In an embodiment of this invention a blend consisting of 25 percent by weight of melt colored black poly(ethylene terephthalate) staple fibers (intrinsic viscosity 0.45 of denier 3. length 87 mm and shrinkage 40 percent; 50 percent white (pigmented with titanium dioxide) poly(ethylene terephthalate) staple fibers (intrinsic viscosity 0.45) of denier 4, length 87 mm and shrinkage less than 1 percent and 25 percent uncolored 70 wool is spun to 2/30s worsted count with singles and ply twists of 430 turns per meter 2' and 430 turns per meter S respectively. A 2/2 twill fabric with a loom sett of i8 ends per cm. by 20 picks per cm. is woven from this yarn and the fabric is relaxed in water at 60 C and then given a conventional scouring and cropping to finish it.
The loomstate fabric is grey which after relaxing and finishing is a lighter shade of grey. This fabric has an attractive soft handle and 20 percent greater bulk (measured by the fabric thickness) than a similar fabric in which the high shrinkage melt colored fibers are replaced by melt colored fibers of shrinkage less than 1 ercent.
In a urther embo mom of this invention a fabric having a patterned effect is produced by weaving a 2/2 twill fabric from warp yarns composed of 25 percent by weight melt colored blue poly(ethylene terephthalate) staple fibers (intrinsic viscosity 0.45) of denier 3, length 87 mm and shrinkage 45 percent; 50 percent blue dyed poly(ethylene terephthalate) staple fibers (intrinsic viscosity 0.45) of the same denier and length but 1 percent shrinkage and 25 percent blue dyed wool fibers, the blend being spun to 2/40s worsted count with singles and ply twists of 470 turns per meter Z and 870 turns per meter S respectively and weft yarns composed of the same blend of fibers wherein, the melt and dyed color is black and the 2/40s yarns has 470 turns per meter singles twist and 470 turns per meter ply twist.
The fabric having a loom sett of 22 ends per cm. by 22 picks per cm. is finished as in the foregoing embodiment to produce a bulky fabric of attractive appearance and good handle.
What we claim is:
1. A process for the production of a patterned fabric comprising blending a mixture of (a) melt colored polyester staple fibers of shrinkage at least 25 percent (b) uncolored or white pigmented staple fibers of shrinkage less than 5 percent and (c) wool or cellulosic fibers to form a yarn A and blending a mixture of (cl) melt colored or dyed polyester staple fibers and (e) wool or cellulosic fibers to form a yarn B, assembling yarns A and B into a fabric by weaving or knitting in a desired pattern by the arrangement of yarns A and B and subjecting the fabric to a treatment causing shrinkage of the polyester staple fibers of shrinkage at least 25 percent.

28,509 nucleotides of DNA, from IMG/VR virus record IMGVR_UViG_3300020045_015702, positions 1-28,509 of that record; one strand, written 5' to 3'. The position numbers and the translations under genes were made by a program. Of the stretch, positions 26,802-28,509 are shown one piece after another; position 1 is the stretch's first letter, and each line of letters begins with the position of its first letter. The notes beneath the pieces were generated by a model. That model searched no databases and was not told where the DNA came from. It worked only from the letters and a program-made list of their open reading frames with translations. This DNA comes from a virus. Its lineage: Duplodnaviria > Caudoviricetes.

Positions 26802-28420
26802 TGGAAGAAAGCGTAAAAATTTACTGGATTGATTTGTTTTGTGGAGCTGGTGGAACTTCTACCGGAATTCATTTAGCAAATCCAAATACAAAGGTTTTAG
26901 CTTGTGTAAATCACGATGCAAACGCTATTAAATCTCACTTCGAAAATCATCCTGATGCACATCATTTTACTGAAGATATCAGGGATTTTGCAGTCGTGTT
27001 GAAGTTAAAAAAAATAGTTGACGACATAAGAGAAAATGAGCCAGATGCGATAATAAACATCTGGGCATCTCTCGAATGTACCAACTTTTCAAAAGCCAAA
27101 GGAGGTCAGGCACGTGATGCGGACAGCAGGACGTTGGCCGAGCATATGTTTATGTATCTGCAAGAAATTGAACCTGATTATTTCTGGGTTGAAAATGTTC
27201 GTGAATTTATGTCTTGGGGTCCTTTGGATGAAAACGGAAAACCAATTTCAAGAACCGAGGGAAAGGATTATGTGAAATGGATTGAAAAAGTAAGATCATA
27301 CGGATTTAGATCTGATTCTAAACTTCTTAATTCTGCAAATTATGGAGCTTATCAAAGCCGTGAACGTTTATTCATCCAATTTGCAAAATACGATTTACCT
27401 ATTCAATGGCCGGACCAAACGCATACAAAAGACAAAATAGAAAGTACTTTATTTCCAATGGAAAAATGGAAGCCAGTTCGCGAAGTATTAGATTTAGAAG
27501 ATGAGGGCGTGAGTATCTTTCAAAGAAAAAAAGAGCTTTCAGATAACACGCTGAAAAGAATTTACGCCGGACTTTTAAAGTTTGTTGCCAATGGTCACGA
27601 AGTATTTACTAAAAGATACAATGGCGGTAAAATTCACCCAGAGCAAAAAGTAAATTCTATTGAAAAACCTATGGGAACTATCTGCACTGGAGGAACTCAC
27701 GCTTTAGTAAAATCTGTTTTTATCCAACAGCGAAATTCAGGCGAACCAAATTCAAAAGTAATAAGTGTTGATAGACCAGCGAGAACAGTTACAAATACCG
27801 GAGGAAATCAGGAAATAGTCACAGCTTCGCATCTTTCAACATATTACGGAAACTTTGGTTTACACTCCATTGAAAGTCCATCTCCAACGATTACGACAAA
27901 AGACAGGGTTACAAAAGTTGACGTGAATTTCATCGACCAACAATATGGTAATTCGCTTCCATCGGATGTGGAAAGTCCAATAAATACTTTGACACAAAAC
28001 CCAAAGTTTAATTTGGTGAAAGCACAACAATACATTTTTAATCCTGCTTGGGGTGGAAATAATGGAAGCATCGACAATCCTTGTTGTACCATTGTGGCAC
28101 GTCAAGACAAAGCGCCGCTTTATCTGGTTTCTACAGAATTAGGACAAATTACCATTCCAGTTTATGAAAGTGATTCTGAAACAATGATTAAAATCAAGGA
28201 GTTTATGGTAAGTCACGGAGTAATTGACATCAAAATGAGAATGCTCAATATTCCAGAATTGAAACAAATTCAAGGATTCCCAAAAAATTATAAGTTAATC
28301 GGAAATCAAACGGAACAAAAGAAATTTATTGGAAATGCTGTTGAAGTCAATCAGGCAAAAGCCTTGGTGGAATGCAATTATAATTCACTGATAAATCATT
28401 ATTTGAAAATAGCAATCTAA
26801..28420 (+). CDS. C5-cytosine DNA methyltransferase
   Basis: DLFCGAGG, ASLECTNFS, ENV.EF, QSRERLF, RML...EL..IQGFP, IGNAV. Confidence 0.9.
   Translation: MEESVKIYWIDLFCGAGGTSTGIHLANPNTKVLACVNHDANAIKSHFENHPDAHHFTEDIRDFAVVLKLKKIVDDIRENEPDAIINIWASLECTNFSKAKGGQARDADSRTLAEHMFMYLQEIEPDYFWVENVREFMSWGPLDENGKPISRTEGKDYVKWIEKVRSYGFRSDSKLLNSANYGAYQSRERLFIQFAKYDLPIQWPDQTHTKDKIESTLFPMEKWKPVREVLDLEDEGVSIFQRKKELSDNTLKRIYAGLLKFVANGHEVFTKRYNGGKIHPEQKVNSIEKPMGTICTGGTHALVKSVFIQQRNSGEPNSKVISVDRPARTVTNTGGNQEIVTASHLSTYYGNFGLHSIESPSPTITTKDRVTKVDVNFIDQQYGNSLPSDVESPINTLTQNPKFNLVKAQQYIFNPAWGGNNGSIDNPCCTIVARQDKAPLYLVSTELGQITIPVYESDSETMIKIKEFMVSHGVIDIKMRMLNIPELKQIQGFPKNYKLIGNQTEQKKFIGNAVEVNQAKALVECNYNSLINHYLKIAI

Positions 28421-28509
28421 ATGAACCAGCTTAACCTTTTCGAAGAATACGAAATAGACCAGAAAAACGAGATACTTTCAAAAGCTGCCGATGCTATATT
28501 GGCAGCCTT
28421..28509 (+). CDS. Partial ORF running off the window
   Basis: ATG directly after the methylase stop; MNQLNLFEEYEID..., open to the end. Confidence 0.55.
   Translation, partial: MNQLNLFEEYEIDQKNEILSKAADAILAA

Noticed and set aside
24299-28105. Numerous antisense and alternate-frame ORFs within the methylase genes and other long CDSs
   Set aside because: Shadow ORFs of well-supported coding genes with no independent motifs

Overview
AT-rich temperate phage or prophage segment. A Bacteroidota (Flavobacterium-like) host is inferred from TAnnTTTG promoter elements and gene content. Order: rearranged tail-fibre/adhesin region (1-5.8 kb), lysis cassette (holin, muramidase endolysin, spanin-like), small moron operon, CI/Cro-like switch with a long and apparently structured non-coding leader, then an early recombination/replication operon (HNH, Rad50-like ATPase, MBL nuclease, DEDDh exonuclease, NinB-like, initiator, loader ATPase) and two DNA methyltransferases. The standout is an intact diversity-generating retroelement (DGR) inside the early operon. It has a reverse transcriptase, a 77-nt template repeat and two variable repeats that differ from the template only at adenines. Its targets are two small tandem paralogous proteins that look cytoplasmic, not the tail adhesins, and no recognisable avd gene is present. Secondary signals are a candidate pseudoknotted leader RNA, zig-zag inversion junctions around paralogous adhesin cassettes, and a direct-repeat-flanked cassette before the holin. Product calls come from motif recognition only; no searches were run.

2. A process according to claim 1 wherein the fabric contains 65-90 percent by weight of polyester staple fibers of which 15-40 percent by weight of the fabric have a shrinkage of at least 25 percent and 75-25 percent by weight of the fabric have a normal shrinkage and 35-10 percent by weight of the fabric of cellulosic or wool fibers, said method including subjecting the fabric to a shrinkage treatment at at least 55 C.
3. A process as in claim 2 wherein the polyester fibers are polyethylene terephthalate.

Claims (2)

  1. 2. A process according to claim 1 wherein the fabric contains 65- 90 percent by weight of polyester staple fibers of which 15-40 percent by weight of the fabric have a shrinkage of at least 25 percent and 75- 25 percent by weight of the fabric have a normal shrinkage and 35- 10 percent by weight of the fabric of cellulosic or wool fibers, said method including subjecting the fabric to a shrinkage treatment at at least 55* C.
  2. 3. A process as in claim 2 wherein the polyester fibers are polyethylene terephthalate.
US3676906D 1967-09-13 1970-06-16 Process for making a patterned fabric by using differential shrinkage yarns Expired - Lifetime US3676906A (en)

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GB4179567 1967-09-13
GB3336668 1968-07-12

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DE (1) DE1785349A1 (en)
FR (1) FR1583329A (en)
NL (1) NL6813078A (en)

Cited By (8)

* Cited by examiner, † Cited by third party
Publication number Priority date Publication date Assignee Title
US3831233A (en) * 1972-02-09 1974-08-27 Richen Co Process for heat treating multi-component yarns
US3953271A (en) * 1972-12-20 1976-04-27 Kawashima Orimono Co., Ltd. Process for the production of artificial leather having a crepe pattern
EP0124869A2 (en) * 1983-05-04 1984-11-14 Teijin Limited High density, water-repellent textile fabric
US5983470A (en) * 1998-06-26 1999-11-16 Milliken & Company Method to produce bulked deep dyed fabric
US6063473A (en) * 1993-02-26 2000-05-16 Xymid L.L.C. Abrasion-resistant composite sheet